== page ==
Matching Grant Challenge
BruceMatch
We’re slowly making headway in our annual fund drive, but not nearly fast enough to meet our make-or-break goal.  On the bright side, a generous CounterPuncher has stepped forward with a pledge to match every donation of $100 or more. Any of you out there thinking of donating $50 should know that if you donate a further $50, CounterPunch will receive an additional $100. And if you plan to send us $200 or $500 or more, he will give CounterPunch a matching $200 or $500 or more. Don’t miss the chance. Double your clout right now. Please donate.
 unnamed

Yes, these are dire political times. Many who optimistically hoped for real change have spent nearly five years under the cold downpour of political reality. Here at CounterPunch we’ve always aimed to tell it like it is, without illusions or despair. That’s why so many of you have found a refuge at CounterPunch and made us your homepage. You tell us that you love CounterPunch because the quality of the writing you find here in the original articles we offer every day and because we never flinch under fire. We appreciate the support and are prepared for the fierce battles to come.

Unlike other outfits, we don’t hit you up for money every month … or even every quarter. We ask only once a year. But when we ask, we mean it.

CounterPunch’s website is supported almost entirely by subscribers to the print edition of our magazine. We aren’t on the receiving end of six-figure grants from big foundations. George Soros doesn’t have us on retainer. We don’t sell tickets on cruise liners. We don’t clog our site with deceptive corporate ads.

The continued existence of CounterPunch depends solely on the support and dedication of our readers. We know there are a lot of you. We get thousands of emails from you every day. Our website receives millions of hits and nearly 100,000 readers each day. And we don’t charge you a dime.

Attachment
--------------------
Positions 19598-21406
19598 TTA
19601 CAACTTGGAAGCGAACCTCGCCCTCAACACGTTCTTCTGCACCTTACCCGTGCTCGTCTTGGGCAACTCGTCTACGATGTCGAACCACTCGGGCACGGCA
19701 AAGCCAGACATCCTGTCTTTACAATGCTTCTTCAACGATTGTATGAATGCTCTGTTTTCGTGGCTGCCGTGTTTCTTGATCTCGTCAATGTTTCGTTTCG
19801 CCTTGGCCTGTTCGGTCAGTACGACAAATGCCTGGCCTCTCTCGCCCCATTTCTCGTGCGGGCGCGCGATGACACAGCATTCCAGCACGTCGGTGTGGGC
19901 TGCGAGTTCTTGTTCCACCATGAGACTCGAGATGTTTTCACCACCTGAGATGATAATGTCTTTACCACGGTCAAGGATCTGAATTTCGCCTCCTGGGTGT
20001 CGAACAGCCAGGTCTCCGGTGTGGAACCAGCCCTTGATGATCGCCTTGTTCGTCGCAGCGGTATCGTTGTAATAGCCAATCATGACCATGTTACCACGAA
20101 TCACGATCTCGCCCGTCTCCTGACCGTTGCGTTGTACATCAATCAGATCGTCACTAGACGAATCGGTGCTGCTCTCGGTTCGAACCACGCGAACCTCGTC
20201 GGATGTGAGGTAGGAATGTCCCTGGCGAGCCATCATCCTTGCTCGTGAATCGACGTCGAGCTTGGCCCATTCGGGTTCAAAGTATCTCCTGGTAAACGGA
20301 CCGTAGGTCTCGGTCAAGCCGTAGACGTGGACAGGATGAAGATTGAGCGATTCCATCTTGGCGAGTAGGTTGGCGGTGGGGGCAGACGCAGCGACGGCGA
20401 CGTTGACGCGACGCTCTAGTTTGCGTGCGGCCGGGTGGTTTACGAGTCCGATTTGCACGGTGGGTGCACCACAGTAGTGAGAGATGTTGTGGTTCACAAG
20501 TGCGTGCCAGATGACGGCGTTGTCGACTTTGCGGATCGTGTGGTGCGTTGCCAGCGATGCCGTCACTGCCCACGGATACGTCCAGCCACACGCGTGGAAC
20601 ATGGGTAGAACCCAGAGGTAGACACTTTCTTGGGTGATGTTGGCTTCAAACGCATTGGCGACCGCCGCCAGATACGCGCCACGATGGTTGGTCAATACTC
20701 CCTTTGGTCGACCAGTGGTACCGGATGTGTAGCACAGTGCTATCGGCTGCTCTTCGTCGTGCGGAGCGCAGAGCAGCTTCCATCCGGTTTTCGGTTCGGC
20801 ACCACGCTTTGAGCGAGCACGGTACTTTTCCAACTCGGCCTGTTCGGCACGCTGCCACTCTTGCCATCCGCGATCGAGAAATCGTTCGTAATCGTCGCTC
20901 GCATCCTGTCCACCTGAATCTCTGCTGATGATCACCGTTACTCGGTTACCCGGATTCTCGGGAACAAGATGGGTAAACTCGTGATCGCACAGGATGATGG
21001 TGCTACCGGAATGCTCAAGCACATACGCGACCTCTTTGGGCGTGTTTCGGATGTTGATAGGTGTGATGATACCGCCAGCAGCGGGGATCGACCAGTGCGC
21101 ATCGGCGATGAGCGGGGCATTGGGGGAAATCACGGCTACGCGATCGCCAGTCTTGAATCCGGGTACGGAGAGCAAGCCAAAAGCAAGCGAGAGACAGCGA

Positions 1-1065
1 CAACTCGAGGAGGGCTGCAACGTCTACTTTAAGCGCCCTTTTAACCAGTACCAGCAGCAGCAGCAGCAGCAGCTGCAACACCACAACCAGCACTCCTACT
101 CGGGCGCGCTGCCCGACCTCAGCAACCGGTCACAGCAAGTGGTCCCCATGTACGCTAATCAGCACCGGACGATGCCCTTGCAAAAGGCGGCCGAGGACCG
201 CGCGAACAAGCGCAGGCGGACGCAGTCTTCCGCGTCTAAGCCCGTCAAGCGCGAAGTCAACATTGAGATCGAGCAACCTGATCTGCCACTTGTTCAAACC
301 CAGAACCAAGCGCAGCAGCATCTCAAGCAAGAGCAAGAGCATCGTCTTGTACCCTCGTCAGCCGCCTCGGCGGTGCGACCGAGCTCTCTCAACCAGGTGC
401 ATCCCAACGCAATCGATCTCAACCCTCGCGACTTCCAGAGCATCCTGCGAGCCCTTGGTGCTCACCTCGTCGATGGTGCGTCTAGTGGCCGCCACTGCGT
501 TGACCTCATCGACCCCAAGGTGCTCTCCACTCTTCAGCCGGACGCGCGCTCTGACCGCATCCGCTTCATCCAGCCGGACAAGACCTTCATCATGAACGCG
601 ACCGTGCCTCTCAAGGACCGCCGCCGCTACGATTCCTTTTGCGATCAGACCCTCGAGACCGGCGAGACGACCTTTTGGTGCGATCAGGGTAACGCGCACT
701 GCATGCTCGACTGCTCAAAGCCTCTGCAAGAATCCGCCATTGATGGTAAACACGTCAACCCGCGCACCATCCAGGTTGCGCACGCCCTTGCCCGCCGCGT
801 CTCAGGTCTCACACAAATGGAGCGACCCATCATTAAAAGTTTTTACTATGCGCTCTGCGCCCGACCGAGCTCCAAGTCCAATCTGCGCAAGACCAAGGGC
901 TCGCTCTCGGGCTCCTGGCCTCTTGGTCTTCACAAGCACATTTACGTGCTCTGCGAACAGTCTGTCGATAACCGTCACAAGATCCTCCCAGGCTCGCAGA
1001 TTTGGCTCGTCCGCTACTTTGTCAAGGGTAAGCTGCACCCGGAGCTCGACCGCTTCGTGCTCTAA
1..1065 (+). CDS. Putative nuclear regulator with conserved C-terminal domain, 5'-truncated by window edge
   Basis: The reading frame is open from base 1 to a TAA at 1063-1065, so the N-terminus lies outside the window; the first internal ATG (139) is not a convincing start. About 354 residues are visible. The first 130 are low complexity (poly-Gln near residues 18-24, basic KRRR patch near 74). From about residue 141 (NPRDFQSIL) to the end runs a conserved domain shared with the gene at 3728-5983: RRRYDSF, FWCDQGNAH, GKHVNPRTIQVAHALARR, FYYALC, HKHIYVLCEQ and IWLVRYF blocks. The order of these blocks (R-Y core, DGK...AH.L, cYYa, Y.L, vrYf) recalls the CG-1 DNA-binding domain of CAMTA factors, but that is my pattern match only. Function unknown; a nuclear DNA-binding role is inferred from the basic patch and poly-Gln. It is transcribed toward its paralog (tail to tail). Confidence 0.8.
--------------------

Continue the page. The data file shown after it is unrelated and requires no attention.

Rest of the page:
Please, use our brand new secure shopping cart to make a tax-deductible donation to CounterPunch today or purchase a subscription our monthly magazine and a gift sub for someone or one of our explosive  books, including the ground-breaking Killing Trayvons. Show a little affection for subversion: consider an automated monthly donation. (We accept checks, credit cards, PayPal and cold-hard cash….)

pp1

or
cp-store

To contribute by phone you can call Becky or Deva toll free at: 1-800-840-3683

Thank you for your support,

Jeffrey, Joshua, Becky, Deva, and Nathaniel

CounterPunch
 PO Box 228, Petrolia, CA 95558

Fighting Against the Odds

A Woman of Courage in a Ravaged Land

by Dr. CESAR CHELALA

Somalia can be considered one of the most troublesome countries in the world, one frequently called a “failed state,” ravaged by violence and instability. But in such unfavorable place a valiant woman has quietly emerged as a presence of dignity and hope. Dr. Hawa Abdi Dhiblawe has, for years, been taking care of thousands of Somalis and is a voice of peace in the war-torn land.

A physician trained in the Ukraine, the 63-year-old Dr. Abdi returned to Somalia in 1983 and opened her own one –room clinic in the outskirts of Mogadishu, a city lacking in government health facilities. Since then, that one room has grown into a huge 400-bed hospital surrounded by 1,300 acres of farmland where 90,000 now make their home.